Academic freedom and intellectual freedom. What do these concepts mean and why are they important on a university campus? I have heard these concepts being discussed recently and wanted to make sure we all understand their meaning:

Academic freedom applies to teaching and research and “is the belief that the freedom of inquiry by faculty members is essential to the mission of the academy as well as the principles of academia, and that scholars should have freedom to teach or communicate ideas or facts (including those that are inconvenient to external political groups or to authorities) without being targeted for repression, job loss, or imprisonment.” (Wikipedia)

The American Association of University Professors goes even further: Academic freedom in its teaching aspect is fundamental for the protection of the rights of the teacher in teaching and of the student to freedom in learning.

Intellectual freedom is near and dear to all libraries, and librarians defend this freedom every day. The American Library Association defines it “as the right of every individual to both seek and receive information from all points of view without restriction. It provides for free access to all expressions of ideas through which any and all sides of a question, cause or movement may be explored.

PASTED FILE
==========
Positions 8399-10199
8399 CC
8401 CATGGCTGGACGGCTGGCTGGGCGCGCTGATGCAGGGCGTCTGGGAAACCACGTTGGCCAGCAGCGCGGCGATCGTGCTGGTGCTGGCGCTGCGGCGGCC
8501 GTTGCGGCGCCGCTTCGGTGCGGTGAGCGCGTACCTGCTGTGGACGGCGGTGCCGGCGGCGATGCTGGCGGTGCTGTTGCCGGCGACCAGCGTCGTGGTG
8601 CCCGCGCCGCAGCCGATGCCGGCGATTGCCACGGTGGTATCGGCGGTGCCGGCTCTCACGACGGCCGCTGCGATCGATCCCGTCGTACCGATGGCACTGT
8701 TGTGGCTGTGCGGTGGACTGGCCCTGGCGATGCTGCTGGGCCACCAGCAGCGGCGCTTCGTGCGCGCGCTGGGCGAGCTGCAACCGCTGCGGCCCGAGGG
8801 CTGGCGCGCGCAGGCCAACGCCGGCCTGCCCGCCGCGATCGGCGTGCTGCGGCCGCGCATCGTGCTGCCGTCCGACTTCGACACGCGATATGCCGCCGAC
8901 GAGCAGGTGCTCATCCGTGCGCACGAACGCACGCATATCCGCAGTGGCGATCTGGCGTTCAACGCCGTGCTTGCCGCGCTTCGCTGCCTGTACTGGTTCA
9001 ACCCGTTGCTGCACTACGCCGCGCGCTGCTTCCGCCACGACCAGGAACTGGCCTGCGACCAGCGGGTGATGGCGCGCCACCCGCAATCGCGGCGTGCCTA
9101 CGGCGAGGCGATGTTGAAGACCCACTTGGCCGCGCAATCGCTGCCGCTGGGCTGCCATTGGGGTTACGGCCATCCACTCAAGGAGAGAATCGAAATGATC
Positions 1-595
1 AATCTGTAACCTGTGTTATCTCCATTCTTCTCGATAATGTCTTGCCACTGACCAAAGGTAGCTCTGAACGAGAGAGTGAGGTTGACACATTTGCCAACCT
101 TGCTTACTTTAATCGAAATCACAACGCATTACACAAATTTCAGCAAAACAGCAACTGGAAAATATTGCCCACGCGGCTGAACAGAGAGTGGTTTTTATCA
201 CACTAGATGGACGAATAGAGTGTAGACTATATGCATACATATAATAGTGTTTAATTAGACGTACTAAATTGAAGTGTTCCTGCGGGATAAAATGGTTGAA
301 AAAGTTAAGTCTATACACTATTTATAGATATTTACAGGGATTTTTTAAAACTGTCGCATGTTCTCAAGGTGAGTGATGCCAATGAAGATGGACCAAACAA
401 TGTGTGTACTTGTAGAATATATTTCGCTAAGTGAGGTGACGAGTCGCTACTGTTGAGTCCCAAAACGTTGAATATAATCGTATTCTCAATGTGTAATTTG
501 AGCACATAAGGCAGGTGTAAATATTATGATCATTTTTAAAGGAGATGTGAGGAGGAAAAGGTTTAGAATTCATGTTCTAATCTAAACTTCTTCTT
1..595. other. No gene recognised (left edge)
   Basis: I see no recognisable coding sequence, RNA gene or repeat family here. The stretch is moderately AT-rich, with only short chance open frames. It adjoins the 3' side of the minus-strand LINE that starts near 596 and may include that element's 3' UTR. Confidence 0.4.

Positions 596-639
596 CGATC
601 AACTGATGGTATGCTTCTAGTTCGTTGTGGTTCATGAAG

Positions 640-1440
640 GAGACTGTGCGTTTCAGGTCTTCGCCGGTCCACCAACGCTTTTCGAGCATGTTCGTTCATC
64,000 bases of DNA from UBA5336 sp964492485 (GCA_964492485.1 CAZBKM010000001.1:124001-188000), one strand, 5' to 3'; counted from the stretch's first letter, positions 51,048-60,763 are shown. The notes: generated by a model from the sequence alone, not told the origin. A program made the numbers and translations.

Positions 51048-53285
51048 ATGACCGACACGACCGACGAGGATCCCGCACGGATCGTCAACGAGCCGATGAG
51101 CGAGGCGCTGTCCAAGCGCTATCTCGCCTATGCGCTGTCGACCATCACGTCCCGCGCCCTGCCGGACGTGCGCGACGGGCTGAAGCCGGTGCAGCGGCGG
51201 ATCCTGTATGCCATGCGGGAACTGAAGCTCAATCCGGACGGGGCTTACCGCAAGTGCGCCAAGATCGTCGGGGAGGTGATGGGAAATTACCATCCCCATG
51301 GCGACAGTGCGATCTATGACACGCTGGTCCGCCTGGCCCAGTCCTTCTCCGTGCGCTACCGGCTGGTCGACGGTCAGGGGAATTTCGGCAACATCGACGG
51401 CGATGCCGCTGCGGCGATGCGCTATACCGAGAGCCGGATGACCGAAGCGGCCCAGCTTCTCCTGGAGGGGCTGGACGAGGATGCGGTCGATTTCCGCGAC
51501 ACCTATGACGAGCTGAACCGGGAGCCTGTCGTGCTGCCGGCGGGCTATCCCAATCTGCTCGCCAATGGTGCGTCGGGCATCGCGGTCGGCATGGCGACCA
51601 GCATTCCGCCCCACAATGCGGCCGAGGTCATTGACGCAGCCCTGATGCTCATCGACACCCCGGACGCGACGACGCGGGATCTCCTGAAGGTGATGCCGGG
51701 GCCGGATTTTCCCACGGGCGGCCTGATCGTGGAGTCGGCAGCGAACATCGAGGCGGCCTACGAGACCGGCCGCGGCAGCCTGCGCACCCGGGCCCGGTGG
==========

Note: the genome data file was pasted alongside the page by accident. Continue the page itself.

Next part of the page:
Why is intellectual freedom so important? Intellectual freedom is the basis for our democratic system. We expect our people to be self-governors. But to do so responsibly, our citizenry must be well-informed. Libraries provide the ideas and information, in a variety of formats, to allow people to inform themselves. Intellectual freedom encompasses the freedom to hold, receive and disseminate ideas.”

At Marylhurst and all institutions of higher education, these freedoms are held sacred.  These are the freedoms that allow our faculty to discuss controversial topics in class, for students to grapple with unpopular ideas and for the library to hold material that represents all points of views (even those we don’t necessarily agree with).

Here is an excerpt from the MU teaching philosophy: A Marylhurst University education emphasizes collaboration between faculty and students in an atmosphere of mutual respect. Students bring life experience and curiosity; faculty bring professional expertise and a love of teaching. Rigorous classes challenge students to reason deeply and learn broadly. Instructors integrate theory with practice, providing opportunities for intellectual engagement and professional development. They encourage students to seek out knowledge, to evaluate ideas, and to reflect with insight on their society and themselves.

Academic and intellectual freedom defined

One thought on “Academic and intellectual freedom defined

  • February 5, 2016 at 11:03 am

    Well said. Thank you!


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